MONTREAL - Bob Fillion, who played seven seasons for the Montreal Canadiens in the 1940s, has died, the NHL club announced Thursday.
Fillion, 94, who won Stanley Cups in 1944 and 1946, became the oldest surviving Canadien when his former teammate Elmer Lach died at 97 in April.
Rejean Houle, a Canadiens public relations ambassador and head of the team's alumni association, said Fillion attended most of the team's home games in recent years until he took ill near the end of last season.
"He had the problems of old age; I guess you could say he died of natural causes," said Houle. "He was a real Montreal Canadiens fan.
"He always came to the building and took notes. He followed the team very closely."
The Thetford Mines, Que., native had 42 goals and 61 assists in 327 career NHL games, all for the Canadiens. The mainly defensive left-winger, who often played on a line with Ken Mosdell and Murph Chamberlain, added seven goals and four assists in 33 playoff games.
His most productive season was his rookie year in 1943-44, when he had seven goals and 30 points. He had a career-high 10 goals in 1945-46, and then shone in the post-season with seven points in nine games to help Montreal win the Stanley Cup.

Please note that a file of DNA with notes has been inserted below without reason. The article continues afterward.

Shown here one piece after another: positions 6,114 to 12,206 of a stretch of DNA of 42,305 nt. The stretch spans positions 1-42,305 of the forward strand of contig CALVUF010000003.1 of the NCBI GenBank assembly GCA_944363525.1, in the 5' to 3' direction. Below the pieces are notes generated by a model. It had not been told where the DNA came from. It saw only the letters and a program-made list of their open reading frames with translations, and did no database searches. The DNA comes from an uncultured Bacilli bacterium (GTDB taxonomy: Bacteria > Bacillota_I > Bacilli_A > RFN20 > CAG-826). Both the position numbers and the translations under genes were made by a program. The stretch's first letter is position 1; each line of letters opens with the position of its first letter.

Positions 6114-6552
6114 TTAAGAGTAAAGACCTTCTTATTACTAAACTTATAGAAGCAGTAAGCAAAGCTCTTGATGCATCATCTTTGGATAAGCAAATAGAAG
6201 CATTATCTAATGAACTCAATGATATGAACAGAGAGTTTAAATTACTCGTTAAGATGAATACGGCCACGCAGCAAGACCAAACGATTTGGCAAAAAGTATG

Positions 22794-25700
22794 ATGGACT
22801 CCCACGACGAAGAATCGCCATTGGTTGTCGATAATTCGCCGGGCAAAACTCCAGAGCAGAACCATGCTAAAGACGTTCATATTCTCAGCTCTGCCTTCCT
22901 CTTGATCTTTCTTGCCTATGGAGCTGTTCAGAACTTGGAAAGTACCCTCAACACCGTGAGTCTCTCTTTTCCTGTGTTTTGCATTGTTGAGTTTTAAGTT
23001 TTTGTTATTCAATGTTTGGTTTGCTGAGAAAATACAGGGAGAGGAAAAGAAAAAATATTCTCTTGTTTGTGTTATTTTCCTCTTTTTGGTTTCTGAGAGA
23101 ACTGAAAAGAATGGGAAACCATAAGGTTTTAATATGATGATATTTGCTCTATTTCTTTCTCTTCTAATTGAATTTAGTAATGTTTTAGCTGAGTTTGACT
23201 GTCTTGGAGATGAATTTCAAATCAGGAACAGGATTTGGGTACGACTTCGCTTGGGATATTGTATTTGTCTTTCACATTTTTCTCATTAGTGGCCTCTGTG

He played for the Canadiens till 1949-50 and retired after a season with the Sherbrooke Saints of the Quebec Senior Hockey League in 1950-51.
After his hockey career, he worked as a manager at a mine in his home town. In recent years he lived in St-Jean-Sur-Richelieu, Que.
Fillion came from a family of seven hockey-playing brothers. Only one of his brothers, Marcel, made it to the NHL, playing one game for the Boston Bruins in 1944-45. The others played in senior and minor pro leagues.
Houle said forward Gerry Plamondon, 91, who played 74 NHL games between 1945 and 1951, is now believed to be the oldest surviving Canadien.